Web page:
Tuesday, September 3, 2013

Major General William S. Rosecrans to Abraham Lincoln, August 1, 1863


Winchester, August 1, 1863.

His Excellency The President:

Major-general [sic] on his return from Washing[ton] told me you would not deem it improper for me to write you unofficially. General Halleck’s dispatches imply that you not only feel solicitude for the advance of this army, but dissatisfaction at its supposed inactivity. It is due to Your Excellency to state a few facts in a condensed form which from time to time [have] been laid before General Halleck and the War Department in my dispatches. First. What first delayed this army after I assumed command of it was that we were at Nashville, 183 miles by rail [from] Louisville, our depot of supplies, and had to bring them over this Louisville and Nashville Railroad, forty-five miles of which had been so destroyed that it took all the force we could work on it night and [day] for twenty days to put it in running order, and then it took twenty-five days more to bring over it our clothing, ammunition, and get thirty days’ rations ahead (the minimum deemed necessary to warrant an advance). Second. What hindered us from occupying the country and using its forage, subsistence, and animals was the want of an adequate cavalry force to beat the enemy's cavalry and cut off all his supplies beyond the reach of his infantry supports. The want of 5,000 more mounted men cost us all these, the battle of Stone’s River, and $50,000,000 by delay. Third. What prevented us from taking an advanced position after the battle of Stone's River was this same want of mounted force. Without one, advance beyond Murfreesborough would have increased our hazards and the wear and tear of our men and teams without countervailing benefit. In the nature of the soil in this part of Tennessee the rains of winter render wagoning on any but turnpikes next to impossible until the ground settles. Fourth. When the ground was settled the contest at Vicksburg was going on, and was deemed inexpedient by moving on Bragg to furnish the pretext for his retiring on Chattanooga, whence he could re-enforce Johnston again with comparative safety. Corps and division commanders with but two or three exceptions opposed the movement. Sixth. While the movement was successful in driving the rebels out of Middle Tennessee, it did not injure them as much as would have been done but for the unprecedented rains – fourteen days in succession – which delayed us nearly ninety hours and prevented us from gaining the rebel rear before he was aware of our intentions. Seventh. Compare the position of this army with that of any other in the United States. What [other] has to draw its supplies a distance of 260 miles inland through a country exposed to hostile cavalry raids? Your Excellency knows also that to move an army and subsist it during a certain [number] of days’ march is a very slight thing from [having] to subsist and supply it with ammunition. Nor is the latter problem to be solved by getting a sufficient number of wagons. You must have roads of such capacity as to enable the trains to pass each other and encamp. Eighth. We have now before [us] sixty miles of barren mountains, traversed by a few poor roads – to cross not the little Shenandoah a few miles from the Potomac. Our bridge material is brought from Louisville by rail and must [be] hauled over the mountains, a total distance of 300 miles, and we must cross a river, not at present fordable for a length of 500 miles, from 800 to 1,800 yards wide, and secure our crossing [in] the face of a strong opposing force. This problem is also one of the first magnitude. We have [no] gun-boats to aid us, and if our communications are interrupted no broad Mississippi, covered with transports, to supply us. Ninth. If we cross the Tennessee we must do so with expectation of maintaining ourselves, not only against the present, but any prospective opposing. The political moral injury to our cause of retrograde movements is such that it would be better for us to go a mile a day and make sure. You will not be surprised if in face of these difficulties it takes time [to] organize the means of success. Our roads must be opened, stores brought forward and put in places of security, bridging trains got ready, and the enemy must be kept in ignorance of our plans. We must learn the country, which appears very differently in reality from what is shown on map.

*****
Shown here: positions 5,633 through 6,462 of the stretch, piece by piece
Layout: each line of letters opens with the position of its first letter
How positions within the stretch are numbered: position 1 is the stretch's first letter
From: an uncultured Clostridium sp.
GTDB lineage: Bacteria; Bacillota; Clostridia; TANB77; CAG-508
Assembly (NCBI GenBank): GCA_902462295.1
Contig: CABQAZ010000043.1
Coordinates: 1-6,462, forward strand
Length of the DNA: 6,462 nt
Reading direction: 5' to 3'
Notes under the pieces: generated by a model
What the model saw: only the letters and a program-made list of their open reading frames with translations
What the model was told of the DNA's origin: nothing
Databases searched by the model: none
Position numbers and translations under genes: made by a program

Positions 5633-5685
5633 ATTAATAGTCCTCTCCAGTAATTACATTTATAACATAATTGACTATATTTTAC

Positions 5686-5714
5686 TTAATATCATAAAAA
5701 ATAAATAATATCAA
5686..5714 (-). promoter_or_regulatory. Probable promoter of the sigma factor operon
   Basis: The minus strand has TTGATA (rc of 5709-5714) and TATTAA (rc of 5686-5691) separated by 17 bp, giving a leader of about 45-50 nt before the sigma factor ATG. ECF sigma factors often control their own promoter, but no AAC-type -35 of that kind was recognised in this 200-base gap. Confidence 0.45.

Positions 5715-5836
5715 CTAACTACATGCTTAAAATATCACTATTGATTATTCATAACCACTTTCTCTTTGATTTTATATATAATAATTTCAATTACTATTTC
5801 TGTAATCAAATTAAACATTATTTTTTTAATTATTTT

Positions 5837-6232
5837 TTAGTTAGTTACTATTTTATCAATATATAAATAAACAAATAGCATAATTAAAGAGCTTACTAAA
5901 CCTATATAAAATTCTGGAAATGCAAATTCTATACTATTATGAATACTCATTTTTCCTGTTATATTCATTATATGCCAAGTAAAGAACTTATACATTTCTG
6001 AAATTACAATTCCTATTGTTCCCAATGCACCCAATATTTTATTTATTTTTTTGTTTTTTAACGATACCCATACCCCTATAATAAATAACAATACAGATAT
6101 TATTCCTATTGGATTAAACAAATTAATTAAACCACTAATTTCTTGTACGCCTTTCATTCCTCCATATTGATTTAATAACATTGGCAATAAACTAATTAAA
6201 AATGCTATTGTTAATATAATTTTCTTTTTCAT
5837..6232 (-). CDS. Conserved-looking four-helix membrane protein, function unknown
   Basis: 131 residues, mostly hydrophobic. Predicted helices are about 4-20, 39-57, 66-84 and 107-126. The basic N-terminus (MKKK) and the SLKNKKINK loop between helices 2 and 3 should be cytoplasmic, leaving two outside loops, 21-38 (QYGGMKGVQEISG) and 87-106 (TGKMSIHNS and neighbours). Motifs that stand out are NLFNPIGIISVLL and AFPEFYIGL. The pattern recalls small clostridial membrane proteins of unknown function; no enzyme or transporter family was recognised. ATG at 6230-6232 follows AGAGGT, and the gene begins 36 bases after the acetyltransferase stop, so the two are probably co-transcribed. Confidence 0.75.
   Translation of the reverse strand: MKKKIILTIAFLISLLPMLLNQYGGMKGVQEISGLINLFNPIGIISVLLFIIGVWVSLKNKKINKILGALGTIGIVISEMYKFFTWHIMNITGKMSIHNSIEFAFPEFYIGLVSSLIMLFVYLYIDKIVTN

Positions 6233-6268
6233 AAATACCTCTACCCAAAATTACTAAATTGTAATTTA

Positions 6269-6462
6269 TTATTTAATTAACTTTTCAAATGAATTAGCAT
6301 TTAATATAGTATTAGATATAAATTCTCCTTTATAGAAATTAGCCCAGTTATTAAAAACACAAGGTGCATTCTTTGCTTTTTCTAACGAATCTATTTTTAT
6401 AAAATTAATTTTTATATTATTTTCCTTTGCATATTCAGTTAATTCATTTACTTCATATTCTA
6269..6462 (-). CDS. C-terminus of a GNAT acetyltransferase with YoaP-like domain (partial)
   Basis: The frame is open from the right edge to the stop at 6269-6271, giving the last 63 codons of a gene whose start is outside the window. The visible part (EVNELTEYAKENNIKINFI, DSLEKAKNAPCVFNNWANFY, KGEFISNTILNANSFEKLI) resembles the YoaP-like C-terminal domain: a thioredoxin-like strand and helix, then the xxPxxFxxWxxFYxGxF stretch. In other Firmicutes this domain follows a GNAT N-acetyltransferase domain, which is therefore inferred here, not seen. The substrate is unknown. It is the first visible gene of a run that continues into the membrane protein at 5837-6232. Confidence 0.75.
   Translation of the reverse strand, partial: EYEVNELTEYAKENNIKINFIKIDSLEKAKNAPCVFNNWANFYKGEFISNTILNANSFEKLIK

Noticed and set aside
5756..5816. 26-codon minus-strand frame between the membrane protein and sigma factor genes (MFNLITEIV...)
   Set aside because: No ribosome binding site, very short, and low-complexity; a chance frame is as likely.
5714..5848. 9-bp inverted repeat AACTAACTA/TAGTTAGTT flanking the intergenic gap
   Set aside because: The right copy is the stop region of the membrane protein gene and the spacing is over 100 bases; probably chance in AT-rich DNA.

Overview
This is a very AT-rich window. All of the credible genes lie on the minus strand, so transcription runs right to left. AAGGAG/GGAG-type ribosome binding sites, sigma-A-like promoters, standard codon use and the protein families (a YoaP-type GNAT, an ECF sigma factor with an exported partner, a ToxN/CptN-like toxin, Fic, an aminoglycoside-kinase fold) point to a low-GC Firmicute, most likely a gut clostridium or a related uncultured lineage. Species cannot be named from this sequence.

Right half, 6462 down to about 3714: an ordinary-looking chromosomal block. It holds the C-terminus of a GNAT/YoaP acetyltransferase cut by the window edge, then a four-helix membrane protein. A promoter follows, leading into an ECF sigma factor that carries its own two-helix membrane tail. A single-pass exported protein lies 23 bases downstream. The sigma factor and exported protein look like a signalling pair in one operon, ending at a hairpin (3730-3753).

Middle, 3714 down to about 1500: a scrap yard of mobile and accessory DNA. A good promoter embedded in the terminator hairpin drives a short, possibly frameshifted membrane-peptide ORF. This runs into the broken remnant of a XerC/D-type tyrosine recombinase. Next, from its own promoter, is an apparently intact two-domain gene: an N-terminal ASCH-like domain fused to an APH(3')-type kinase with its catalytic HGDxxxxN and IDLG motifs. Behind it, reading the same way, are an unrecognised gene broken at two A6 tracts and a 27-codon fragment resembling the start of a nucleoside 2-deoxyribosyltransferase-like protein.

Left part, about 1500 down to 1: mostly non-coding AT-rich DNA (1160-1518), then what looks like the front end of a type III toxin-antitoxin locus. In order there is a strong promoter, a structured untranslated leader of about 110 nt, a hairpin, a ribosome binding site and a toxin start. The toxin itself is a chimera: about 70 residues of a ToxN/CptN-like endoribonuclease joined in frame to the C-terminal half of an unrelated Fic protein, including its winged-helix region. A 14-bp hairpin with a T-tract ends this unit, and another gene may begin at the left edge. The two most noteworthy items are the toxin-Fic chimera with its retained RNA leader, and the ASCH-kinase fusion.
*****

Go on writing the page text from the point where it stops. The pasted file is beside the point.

Asking pardon for the length of this letter, I remain, very respectfully,


SOURCES: The War of the Rebellion: A Compilation of the Official Records of the Union and Confederate Armies, Series I, Volume 52, Part 1 (Serial No. 109), p. 427-8; This letter, though faded and hard to read, can be found in The Abraham Lincoln Papers at the Library of Congress

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